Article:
He had to know there would be the kids in the back of the class giggling and calling him gay for supporting a wider definition of marriage, and good for him for not letting it stop him.
Some day there will be a player who comes out of the closet, or is outed before he is ready. I hope there will be someone like Ayanbadejo, Nash or Avery in his locker room to accept him.
By Adena Andrews
Michael Jordan, the first NBA player-turned-owner, deserves a lump of coal in his Air Jordans for turning his back on his NBA brethren during the lockout.
Throughout his playing career, Jordan stayed tight-lipped and shied away from sharing his opinions, so as to not offend anyone with buying power. His Airness was all about the Benjamins. Therefore it was no surprise, but still disappointing, when reports surfaced during the lockout that Jordan was leading the movement to negotiate an unfair deal for players while making owners richer. This is the same Jordan who, during the 1998-99 NBA lockout, fervently told then-Washington Wizards owner Abe Pollin, "If you can't make a profit, you should sell your team."
That player-first mentality was nowhere to be found in Jordan's recent actions. He wanted to bail out financially inept owners rather than have them suffer for their incompetence. Jordan also showed few reservations about locking out current players who market his brand. To him, they were just pawns in a master plan to fatten his wallet.
Jordan sat in his cushy front office, probably in some horrible dad jeans, dismissing the value of the sweat equity that goes into being an NBA player. For disregarding your roots and not assisting your brothers in need, I say, "Bah, humbug" to you, Jordan.
|Now a basketball hero in Turkey, Deron Williams tops Adena Andrews' nice list.|
And the award for time best spent during the NBA lockout goes to& Deron Williams. When David Stern laid down the lockout law, D-Will was one of the first players to hop on a flight overseas. He didn't wait around to see what might become of negotiations; he created his own destiny and in turn set a trend for the rest of the league. The decision also turned out to be a lucrative one for the former Utah Jazz point guard. Williams made approximately $3 million in just 15 games with his Besiktas team in Turkey. And to top off his great lockout season, Bestikas also retired Williams' jersey. Not bad for a summer job.
Now that games are on the schedule and fans are in the stands, a conditioned Williams is on an improved New Jersey Nets squad with a bright future, as Dwight Howard has his sights set on the Garden State. With Jay-Z and Mikhail Prokhorov in the Nets' front office, Williams also probably gets all the Rocawear gear and Russian vodka he can stand. For his forward thinking and hard work, Williams gets my "nice" award.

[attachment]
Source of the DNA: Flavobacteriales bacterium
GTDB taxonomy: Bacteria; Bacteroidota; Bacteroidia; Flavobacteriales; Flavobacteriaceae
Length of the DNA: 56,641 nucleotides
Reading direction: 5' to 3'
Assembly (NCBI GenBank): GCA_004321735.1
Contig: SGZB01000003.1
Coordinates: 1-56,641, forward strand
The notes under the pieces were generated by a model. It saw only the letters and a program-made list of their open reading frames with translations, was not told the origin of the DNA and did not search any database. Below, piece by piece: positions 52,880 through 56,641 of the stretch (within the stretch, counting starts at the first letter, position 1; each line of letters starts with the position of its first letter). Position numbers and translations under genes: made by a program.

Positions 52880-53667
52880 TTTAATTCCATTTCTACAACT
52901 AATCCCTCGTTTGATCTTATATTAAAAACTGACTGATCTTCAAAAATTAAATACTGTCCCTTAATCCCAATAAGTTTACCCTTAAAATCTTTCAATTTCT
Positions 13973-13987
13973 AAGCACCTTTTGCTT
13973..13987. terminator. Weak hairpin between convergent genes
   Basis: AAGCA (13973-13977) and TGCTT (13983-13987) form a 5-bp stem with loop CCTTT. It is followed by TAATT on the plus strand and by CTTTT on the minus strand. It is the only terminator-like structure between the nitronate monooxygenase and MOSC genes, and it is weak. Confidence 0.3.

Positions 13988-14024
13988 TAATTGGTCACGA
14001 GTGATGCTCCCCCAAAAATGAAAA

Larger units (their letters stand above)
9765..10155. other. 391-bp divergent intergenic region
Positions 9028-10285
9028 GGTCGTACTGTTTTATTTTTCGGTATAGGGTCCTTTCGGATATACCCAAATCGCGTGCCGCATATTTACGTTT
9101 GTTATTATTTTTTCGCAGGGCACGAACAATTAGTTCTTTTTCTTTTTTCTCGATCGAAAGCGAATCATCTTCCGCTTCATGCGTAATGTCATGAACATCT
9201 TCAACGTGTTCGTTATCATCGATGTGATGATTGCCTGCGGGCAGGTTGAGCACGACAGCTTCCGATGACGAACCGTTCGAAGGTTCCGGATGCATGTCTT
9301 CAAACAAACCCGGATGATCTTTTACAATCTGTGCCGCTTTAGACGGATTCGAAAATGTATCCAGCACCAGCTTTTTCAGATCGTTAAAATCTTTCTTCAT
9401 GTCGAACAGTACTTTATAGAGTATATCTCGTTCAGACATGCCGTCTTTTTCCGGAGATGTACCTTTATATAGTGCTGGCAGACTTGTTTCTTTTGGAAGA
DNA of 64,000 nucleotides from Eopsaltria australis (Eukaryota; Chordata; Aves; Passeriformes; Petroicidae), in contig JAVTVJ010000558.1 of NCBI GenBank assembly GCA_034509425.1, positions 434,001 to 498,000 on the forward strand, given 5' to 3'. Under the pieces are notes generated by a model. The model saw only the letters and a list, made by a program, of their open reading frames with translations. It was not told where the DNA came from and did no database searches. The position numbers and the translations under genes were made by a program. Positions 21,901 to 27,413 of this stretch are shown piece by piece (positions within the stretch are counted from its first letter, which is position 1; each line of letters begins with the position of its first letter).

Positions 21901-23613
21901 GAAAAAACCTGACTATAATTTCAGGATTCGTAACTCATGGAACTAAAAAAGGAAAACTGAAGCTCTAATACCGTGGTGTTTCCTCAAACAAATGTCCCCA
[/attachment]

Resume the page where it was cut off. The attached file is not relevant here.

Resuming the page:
By Sarah Spain
This past July, a special group of women turned this usually soccer-snubbing country into die-hard fútbol fans. Most Americans couldn't have picked Hope Solo or Abby Wambach out of a lineup in January, but by midsummer fans were recounting their feats and wearing jerseys bearing their names. With their July 10 penalty-shootout victory over Brazil, the U.S. women's soccer team inspired a record-setting 7,196 tweets per second, including from some famous admirers. Guys like LeBron James, Tom Hanks, Aaron Rodgers and Lil Wayne all posted tweets about the strength and skill of these women, giving them props not for their looks or the fit of their uniforms, but for being real athletes and real competitors.
After the tournament, Solo competed on "Dancing with The Stars," making it all the way to Week 9 with partner Maksim Chmerkovskiy. Meantime, Wambach became the first soccer player -- male or female -- to win the AP's Athlete of the Year award, earning this year's honor as the top woman. There are plenty of people who have jumped off the soccer bandwagon since the NFL, NHL and NBA have started back up, but this summer's soccer heyday was great for the sport and for female athletes. Abby, Hope, Alex Morgan and the rest of the U.S. team dished out a powerful reminder that women's sports can be compelling, inspiring and entertaining. When Santa makes his rounds this year, he'll assuredly find these ladies on his "nice" list.
By Melissa Jacobs
"You suck, refs!" is a common fan refrain in any sport that employs, well, referees. In no sport is this heard more frequently than in the über-popular NFL. And this year, NFL fans are more justified than ever in their complaints -- 2011 has been a banner year for referee incompetence. Every week brings a barrage of calls that are not only questionable, but objectively wrong. Just this past Monday night, illegal leaping was called on Steelers linebacker Lawrence Timmons as he tried to block a David Akers field goal attempt. Replays showed there was no semblance of anything illegal; it was a call that came out of nowhere. And one that set the table for a San Francisco touchdown.Another recent staggeringly errant call involved, not surprisingly, Tom Brady. Redskins linebacker London Fletcher was flagged for a personal foul call upon tackling Brady, who had slid late. The television replay showed a clean, legal, routine hit by Fletcher. Yet veteran official Jeff Triplette not only called the nonexistent personal foul, but also explained it as "a forearm to the head of the quarterback." Fletcher hit Brady in the shoulders. It was clear to everyone, even Brady, who on his radio show the next day admitted getting lucky with the call. The only confused person was Triplette.
My biggest issue with the referee situation is not the bad calls, but the fact that they never acknowledge their errors after the fact. It reminds me of a common problem I have in D.C. restaurants. I often order my omelets with egg whites and even throw in a cheesy "Oh wait, did I mention I wanted egg whites?" for good measure. But then when my plate comes with a yolk-based omelet, the server is indifferent.
That's somewhat understandable when you're earning a server's wages. But the NFL is a $9 billion industry. Incompetence and lack of contrition from officials is unacceptable.